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he Rev. Emily Schwenker suggested practices for activists to engage in for their own spiritual health during this year’s Presbyterians for Earth Care conference, which is taking place on three consecutive weekends of this month, continuing Aug. 8 and 15.
1001 New Worshiping Communities (NWC) is offering its leaders and pastors an opportunity for rest, renewal, and reflection time through a round of Sabbath and sabbatical grants. There are two opportunities available:
While the apocalyptic genre might seem relatable in some ways during these times we’re living in, the characters I have found myself relating to most during the pandemic are those found in Laura Ingalls Wilder’s account of life in 19th century America that she writes about in “Little House on the Prairie.” Letting out the hem of last year’s dress to make do for a growing child totally makes sense now. Who needs new clothes when you never leave home? Sitting around the fire at night for a sing-along with Pa while Ma does the mending?
I received a text from a friend instructing me to “bring a yoga mat, blanket, pillow or whatever you’d like for resting comfortably on the floor.” I was going to be joining her at a nap ministry event.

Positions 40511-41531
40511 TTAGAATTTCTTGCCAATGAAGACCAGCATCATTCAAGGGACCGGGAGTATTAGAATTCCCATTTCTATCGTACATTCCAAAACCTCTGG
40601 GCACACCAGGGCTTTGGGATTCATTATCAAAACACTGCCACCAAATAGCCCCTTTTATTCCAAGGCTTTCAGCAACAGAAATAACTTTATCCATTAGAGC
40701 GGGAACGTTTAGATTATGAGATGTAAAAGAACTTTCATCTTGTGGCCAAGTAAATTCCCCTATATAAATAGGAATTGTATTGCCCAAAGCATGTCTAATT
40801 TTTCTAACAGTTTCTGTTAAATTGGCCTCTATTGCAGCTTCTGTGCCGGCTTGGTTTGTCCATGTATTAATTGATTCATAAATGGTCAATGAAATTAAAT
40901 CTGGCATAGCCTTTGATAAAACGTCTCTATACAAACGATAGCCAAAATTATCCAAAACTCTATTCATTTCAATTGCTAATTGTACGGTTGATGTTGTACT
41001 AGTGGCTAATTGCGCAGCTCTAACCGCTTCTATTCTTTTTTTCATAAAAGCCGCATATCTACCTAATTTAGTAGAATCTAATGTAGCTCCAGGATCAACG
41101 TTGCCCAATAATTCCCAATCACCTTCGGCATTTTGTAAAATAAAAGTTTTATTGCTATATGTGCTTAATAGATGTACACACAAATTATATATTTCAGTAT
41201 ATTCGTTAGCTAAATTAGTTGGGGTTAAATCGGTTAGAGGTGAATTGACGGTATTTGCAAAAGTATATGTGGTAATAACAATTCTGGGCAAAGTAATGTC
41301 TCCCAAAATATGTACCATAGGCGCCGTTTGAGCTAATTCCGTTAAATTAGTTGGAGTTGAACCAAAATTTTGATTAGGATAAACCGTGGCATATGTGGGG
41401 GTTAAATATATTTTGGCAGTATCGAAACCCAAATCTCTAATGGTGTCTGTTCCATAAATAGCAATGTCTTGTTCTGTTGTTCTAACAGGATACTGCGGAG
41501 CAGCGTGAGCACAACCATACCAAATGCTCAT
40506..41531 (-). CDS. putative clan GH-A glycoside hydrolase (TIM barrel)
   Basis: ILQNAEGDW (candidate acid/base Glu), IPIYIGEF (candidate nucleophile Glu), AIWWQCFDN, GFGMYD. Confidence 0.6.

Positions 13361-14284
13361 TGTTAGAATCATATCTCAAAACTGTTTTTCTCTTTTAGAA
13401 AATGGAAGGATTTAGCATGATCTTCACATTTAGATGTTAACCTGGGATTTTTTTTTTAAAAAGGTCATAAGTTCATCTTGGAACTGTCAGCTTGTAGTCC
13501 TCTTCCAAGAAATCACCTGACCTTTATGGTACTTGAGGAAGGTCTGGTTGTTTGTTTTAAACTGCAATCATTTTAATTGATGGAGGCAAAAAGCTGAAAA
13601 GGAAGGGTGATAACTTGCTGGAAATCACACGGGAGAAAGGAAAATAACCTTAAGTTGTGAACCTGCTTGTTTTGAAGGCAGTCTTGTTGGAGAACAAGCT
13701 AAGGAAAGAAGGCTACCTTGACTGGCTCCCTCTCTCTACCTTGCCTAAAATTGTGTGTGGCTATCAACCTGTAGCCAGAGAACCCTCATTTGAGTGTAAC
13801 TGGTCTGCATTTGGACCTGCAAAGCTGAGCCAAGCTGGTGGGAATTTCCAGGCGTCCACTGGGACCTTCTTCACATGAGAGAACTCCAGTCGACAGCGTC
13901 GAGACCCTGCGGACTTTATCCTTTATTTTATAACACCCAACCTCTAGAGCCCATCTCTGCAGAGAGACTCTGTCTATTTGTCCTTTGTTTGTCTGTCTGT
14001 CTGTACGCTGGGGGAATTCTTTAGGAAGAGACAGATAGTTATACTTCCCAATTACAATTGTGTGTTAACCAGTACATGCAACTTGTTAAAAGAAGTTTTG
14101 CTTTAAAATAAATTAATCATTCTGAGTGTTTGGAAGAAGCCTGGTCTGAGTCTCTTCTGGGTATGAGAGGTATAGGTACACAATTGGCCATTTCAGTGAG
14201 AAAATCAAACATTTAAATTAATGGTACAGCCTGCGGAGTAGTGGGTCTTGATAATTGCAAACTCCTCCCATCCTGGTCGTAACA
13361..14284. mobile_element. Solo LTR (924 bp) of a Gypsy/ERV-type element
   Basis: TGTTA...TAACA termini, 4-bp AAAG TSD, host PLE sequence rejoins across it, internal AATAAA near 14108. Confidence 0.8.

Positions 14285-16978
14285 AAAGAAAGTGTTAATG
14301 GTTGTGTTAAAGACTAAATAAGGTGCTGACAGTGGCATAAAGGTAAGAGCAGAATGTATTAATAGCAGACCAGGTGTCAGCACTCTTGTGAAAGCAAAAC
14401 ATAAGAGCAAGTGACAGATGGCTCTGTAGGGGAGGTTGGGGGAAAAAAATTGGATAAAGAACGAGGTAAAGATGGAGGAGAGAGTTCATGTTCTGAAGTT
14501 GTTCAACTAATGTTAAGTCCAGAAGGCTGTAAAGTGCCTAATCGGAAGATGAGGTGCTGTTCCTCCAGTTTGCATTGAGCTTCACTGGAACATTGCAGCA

Preaching from Deut. 6:4-9, a text she described as both aspirational and inspirational, the Rev. MaryAnn McKibben Dana sent about 900 people attending the College Conference at Montreat home Sunday morning with a closing worship message focused on Sabbath and remembering.
Anxiety may be rampant in modern culture, but it’s not unprecedented. Take, for example, the enslaved people of Israel described in the Book of Exodus.
Before delivering the final keynote address to the Collegiate Conference at Montreat Saturday, the Rev. Jimmie Hawkins addressed the elephant in the room: the fact that the nation could well be on a path toward war.
It was Friday’s happy task for the Rev. Rachel Hébert and A Williams of Williamsburg (Virginia) Presbyterian Church to help busy college students find delight in Sabbath-keeping.
The 900 Presbyterians attending the Collegiate Conference at Montreat entered Sabbath together in silence Friday evening following vibrant, thoughtful worship with communion led by conference preacher the Rev. MaryAnn McKibben Dana and the Rev. Dr. Alonzo Johnson, coordinator for the Presbyterian Committee on the Self-Development of People.
On Friday the Rev. Dr. Lauren Winner, who teaches at the Duke Divinity School and is vicar at a small Episcopal church in North Carolina, told about 900 people attending the College Conference at Montreat a story “it took me many years to tell with a straight face.”